Gulf of Mexico (GoM) Bottom Sediments and Depositional Processes: A Baseline for Future Oil Spills
The deposition/accumulation of oil on the seafloor is heavily influenced by sediment/texture/composition and sedimentary processes/accumulation rates. The objective of this chapter is to provide a baseline of Gulf of Mexico sediment types and transport/depositional processes to help guide managers where oiled sediments may be expected to be deposited and potentially accumulate on the seafloor in the event of a future oil spill. Based solely on sediments/processes/accumulation rates, regions most vulnerable to oil deposition/accumulation include the deep eastern basin, followed by the western/southwestern basin, and north and west continental margins. The least vulnerable regions include the northwest Cuban shelf and the carbonate-dominated west Florida shelf and Campeche Bank. This is intended to be used as a general, “first cut” tool and does not consider local variations in sediments/processes.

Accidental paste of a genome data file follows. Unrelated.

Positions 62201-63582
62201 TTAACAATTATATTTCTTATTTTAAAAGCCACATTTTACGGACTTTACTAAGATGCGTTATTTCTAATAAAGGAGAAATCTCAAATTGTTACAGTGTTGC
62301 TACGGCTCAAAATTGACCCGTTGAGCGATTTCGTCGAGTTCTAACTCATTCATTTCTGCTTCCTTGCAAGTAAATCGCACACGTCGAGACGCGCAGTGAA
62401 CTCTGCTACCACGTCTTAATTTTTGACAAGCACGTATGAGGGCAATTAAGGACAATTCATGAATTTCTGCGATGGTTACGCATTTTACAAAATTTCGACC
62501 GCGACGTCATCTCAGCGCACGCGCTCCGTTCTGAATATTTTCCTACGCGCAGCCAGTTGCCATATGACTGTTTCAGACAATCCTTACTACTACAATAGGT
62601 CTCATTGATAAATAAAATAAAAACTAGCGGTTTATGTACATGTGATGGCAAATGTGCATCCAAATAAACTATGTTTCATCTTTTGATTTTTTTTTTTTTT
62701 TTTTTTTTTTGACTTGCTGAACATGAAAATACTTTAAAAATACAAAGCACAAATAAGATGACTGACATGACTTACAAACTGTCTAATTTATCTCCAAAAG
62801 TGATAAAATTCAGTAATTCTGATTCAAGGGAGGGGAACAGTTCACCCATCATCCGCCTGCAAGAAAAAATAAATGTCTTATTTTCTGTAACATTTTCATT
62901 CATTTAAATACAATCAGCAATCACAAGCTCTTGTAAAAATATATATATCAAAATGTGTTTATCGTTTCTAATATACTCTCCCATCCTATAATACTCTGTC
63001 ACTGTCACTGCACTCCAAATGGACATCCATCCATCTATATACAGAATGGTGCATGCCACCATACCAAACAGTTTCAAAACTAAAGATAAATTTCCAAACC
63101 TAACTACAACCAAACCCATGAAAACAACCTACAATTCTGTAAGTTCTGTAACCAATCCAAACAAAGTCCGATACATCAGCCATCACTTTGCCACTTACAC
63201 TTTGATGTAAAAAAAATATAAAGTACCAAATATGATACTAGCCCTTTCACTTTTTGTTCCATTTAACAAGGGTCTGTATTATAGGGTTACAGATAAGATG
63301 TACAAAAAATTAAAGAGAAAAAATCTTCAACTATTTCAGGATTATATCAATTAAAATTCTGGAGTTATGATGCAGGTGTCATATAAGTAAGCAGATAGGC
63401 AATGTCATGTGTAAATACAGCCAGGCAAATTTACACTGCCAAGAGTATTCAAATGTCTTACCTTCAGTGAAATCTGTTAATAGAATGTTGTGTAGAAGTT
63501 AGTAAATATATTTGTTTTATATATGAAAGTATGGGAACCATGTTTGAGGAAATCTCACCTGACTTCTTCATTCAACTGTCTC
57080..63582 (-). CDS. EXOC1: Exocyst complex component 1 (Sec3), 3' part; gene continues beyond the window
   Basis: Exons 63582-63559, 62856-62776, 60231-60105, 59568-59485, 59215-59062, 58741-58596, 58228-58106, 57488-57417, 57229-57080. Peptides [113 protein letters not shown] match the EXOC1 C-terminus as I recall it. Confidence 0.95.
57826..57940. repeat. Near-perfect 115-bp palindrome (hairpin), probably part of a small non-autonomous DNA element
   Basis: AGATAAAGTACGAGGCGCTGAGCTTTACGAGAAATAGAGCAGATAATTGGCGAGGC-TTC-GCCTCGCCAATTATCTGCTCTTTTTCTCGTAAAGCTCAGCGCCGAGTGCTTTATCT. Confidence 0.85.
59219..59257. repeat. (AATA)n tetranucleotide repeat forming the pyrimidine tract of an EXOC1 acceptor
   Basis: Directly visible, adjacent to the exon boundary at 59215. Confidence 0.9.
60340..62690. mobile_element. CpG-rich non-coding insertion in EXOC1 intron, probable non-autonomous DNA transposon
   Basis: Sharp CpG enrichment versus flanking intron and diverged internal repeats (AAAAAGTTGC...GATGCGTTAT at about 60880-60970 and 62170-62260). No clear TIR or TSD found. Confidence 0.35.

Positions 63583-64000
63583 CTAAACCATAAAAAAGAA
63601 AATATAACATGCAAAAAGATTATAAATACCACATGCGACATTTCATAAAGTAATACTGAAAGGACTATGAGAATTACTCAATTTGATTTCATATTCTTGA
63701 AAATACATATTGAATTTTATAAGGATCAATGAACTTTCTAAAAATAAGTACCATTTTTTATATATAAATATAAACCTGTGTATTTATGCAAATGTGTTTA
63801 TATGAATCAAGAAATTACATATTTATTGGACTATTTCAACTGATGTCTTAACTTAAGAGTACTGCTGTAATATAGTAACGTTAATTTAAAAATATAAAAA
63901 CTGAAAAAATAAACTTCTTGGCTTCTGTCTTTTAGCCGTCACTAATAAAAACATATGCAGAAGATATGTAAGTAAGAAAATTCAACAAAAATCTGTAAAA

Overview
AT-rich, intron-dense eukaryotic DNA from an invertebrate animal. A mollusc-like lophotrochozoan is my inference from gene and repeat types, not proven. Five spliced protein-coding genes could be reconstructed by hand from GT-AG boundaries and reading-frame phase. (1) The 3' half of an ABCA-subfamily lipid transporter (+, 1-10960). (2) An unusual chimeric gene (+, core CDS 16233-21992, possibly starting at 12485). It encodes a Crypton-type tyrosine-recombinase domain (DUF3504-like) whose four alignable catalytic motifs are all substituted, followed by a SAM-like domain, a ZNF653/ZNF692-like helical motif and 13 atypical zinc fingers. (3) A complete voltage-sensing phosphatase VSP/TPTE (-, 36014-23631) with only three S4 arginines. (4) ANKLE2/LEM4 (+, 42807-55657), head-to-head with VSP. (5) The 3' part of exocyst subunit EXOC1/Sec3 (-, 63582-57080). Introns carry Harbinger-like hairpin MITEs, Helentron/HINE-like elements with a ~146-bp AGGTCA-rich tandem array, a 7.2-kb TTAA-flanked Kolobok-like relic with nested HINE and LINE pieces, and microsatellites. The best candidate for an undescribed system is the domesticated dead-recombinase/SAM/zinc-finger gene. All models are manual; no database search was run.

Scenarios and Responses to Future Deep Oil Spills
Brooks, G. R.,
Larson, R. A.,
Schwing, P. T.,
Diercks, A. R.,
Ruiz-Fernandez, A. C.,
Herguera, J. C.,
Pérez-Bernal, L. H.,
Hollander, D. J.
(2019). Gulf of Mexico (GoM) Bottom Sediments and Depositional Processes: A Baseline for Future Oil Spills. Scenarios and Responses to Future Deep Oil Spills, 75-95.
Available at: https://aquila.usm.edu/fac_pubs/16415